What an interesting snack, Maggie!
I actually find shelling peas really therapeutic so I don’t think I’d mind shelling the peanuts one by one! 🙂
My husband and I are drooling over these, Maggie! What a perfect Father’s Day snack!!
They serve this as a complementary appetizer in a very small portion at a local Szechwan restaurant. Recipe looks great. Can I use a ready made blistered peanuts instead of cooking fresh peanuts from scratch?
I believe you can use blistered peanuts without any problem. You might want to use less salt, since these cooked peanuts are already seasoned. Happy cooking 🙂
I began making these a little while ago, and your recipe is THE BEST!
I’ve learned to go really easy on the oil as being heavy handed with it leaves you with oily peanuts. Blecch!
Also, I’ve found that getting the more “flavorful” and more red Szechuan peppercorns gives you some really lip-tingling peanuts!
I like that, so I always get the red package from the Asian market nearby.
These are always a big hit when I have people over. Thanks for sharing this recipe!
I plan on giving bags of them away this Christmas.
Hi Scott, I’m so glad you like these peanuts! Yes the red Szechuan peppercorns are the fresh ones (the stale ones turn black), so they are much more flavorful. It’s great that you can find them in the Asian market. I always bring them from China directly!
Thanks for taking time to leave a comment. Have a nice week ahead and hope your Christmas gift will be a hit 🙂
Thanks for the recipe. I love Huang Fei Hong peanuts and they have stopped stocking them here in most shops (UK). However, for me the peanuts did not hold the flavour that well; I am going to double up the chilli and peppercorns and see if that helps. They were also super oily.
Hi Dan, yes the peanuts do not hold spices so well because their surface is so smooth. You can definitely increase the chili pepper and peppercorns powder. Also, try use even less oil to toast the whole chili pepper and peppercorns, so the peanuts won’t be so oily in the end.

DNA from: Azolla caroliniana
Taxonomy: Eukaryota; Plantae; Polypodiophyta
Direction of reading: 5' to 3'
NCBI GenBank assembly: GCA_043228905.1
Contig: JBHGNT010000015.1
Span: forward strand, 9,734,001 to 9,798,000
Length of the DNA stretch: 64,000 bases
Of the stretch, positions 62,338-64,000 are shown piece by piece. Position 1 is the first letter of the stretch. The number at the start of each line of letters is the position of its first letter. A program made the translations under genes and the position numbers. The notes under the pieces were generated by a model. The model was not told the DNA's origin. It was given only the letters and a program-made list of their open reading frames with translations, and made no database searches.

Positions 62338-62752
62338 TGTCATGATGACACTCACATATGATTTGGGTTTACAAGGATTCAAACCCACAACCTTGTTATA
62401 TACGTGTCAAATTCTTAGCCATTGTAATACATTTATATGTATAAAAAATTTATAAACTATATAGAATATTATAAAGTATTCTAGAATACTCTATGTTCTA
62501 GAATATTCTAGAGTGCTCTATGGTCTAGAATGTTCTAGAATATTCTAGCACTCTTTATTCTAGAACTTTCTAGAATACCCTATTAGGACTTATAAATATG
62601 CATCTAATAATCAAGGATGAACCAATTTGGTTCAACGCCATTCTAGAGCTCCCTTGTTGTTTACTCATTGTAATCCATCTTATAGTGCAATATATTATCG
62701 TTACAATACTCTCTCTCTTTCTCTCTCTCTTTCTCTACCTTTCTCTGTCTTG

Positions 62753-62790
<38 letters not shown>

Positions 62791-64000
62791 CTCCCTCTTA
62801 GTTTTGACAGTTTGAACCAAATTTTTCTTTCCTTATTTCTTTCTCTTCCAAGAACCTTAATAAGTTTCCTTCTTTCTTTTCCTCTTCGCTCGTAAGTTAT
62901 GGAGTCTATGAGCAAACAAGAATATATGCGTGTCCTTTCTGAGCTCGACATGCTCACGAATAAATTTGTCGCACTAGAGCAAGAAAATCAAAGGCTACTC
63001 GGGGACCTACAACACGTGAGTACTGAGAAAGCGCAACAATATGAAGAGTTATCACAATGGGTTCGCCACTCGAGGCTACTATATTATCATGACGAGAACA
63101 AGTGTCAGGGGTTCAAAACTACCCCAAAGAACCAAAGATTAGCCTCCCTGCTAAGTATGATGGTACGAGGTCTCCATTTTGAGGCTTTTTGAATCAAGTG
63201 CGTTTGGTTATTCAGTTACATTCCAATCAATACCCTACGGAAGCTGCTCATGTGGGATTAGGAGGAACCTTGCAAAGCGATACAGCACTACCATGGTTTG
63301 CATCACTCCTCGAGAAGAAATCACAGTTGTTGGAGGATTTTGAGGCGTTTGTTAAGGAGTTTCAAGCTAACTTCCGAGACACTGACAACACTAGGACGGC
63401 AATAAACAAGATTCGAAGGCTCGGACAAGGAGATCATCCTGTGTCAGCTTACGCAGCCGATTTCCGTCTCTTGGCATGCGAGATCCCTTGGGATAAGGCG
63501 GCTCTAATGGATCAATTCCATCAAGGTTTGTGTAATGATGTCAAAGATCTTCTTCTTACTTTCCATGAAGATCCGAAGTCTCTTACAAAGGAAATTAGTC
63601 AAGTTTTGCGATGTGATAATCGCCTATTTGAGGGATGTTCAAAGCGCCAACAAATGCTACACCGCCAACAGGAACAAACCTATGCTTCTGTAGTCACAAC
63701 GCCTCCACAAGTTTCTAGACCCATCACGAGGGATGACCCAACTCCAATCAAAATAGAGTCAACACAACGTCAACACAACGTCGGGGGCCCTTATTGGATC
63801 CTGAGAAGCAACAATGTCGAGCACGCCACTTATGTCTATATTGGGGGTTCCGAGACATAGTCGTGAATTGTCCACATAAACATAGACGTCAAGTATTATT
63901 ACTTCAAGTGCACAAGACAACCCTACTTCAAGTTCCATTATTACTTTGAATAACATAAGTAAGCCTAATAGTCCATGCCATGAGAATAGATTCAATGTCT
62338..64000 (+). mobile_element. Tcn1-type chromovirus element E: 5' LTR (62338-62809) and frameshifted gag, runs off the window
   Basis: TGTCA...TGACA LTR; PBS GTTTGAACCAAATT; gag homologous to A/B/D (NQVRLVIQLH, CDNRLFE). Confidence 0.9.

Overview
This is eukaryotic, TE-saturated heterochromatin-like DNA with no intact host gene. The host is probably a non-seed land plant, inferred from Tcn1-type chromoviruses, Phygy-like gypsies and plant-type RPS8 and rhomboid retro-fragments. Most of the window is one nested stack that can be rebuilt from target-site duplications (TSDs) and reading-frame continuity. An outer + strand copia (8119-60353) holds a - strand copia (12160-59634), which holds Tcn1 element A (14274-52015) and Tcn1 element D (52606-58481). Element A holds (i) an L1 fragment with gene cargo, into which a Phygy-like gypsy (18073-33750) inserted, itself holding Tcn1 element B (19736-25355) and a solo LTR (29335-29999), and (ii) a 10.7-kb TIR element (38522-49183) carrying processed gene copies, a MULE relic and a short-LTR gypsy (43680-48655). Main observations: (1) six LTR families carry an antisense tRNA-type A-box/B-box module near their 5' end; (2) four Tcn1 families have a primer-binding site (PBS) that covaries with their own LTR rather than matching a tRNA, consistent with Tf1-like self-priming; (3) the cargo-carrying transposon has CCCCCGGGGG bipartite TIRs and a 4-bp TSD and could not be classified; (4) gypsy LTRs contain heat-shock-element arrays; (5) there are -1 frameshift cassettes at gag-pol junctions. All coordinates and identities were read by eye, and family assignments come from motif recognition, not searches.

Happy cooking and I hope they turn out better the next time 🙂
Thanks for the reply. I used much less oil, basically cooked the seasoning in it and tossed the peanuts after in the pan, then transferred to an oven for roasting. They don’t stick the flavour quite as much, but they are less oily. Your use of equal measure sugar to chilli is a stroke of genius – I found even the scraps of chilli that don’t stick are delicious because they’re balanced by the sweetness, and I think if I substituted it again with something agave nectar the spices would stick even better as per candied nuts. Very pleased with them now. Just have to buy a larger bag of raw peanuts to bulk bake!
Hi Dan, yes I enjoy eating the scraps of chili too 🙂 Thanks so much for sharing your method! I would love to try roasting the peanuts in the oven the next time. Sounds like a great method to get them crispy without making the peanuts too oily. Also, interesting idea of using agave nectar. Pretty sure it goes great the the chili too. Now I’m craving the spicy peanuts! I’ll need to bake another batch soon!
I love this snack with my favorite drinks!thanks for sharing ..
Just made these ahead of time for CNY. WOW!!!! Taste test proves they will be a hit!! Thank you!!! 新年快乐！
Will be making these again soon, I can tell!
Wonderful! Just like the ones I’ve had as appetizers in China.
My wife had some Chinese brand of dried peanuts that I used but still turned out pretty good. Next time I will just used the bagged raw Virginia peanuts we usually have. Not much into the peeling. 🙂
Outstanding recipe! Couldn’t stop eating the peanuts! Thank you!
Fabulous. I almost never comment on recipes I try, but this one deserves that five star rating and more.
I made these peanuts for the first time recently. We loved buying them while in China, but they are not often readily available in our city. I increased the recipe 8 times and cooked them in a cast iron wok on the side element of my barbecue as I don’t like to fry indoors. With the last batch I decided to cook them in the rotating basket of my Chefman air fryer. Before putting about 2 cups peanuts in the basket of the air fryer, I coated them with 1 tbsp of oil. I didn’t record the exact length of time they cooked in the air fryer but I set the temperature to 350*. The peanuts cooked in the air fryer were not distinguishable taste wise from those I fried in the wok; both methods of cooking produced delicious peanuts! Next time I might put a little more oil on the peanuts cooked in the air fryer after they are cooked to help the spices adhere. I will also make he recipe without the sugar and 5 spice powder in order to try to replicate the exact taste of the peanuts we bought in China. This is a wonderful addictive recipe that I will be making often . Thank you!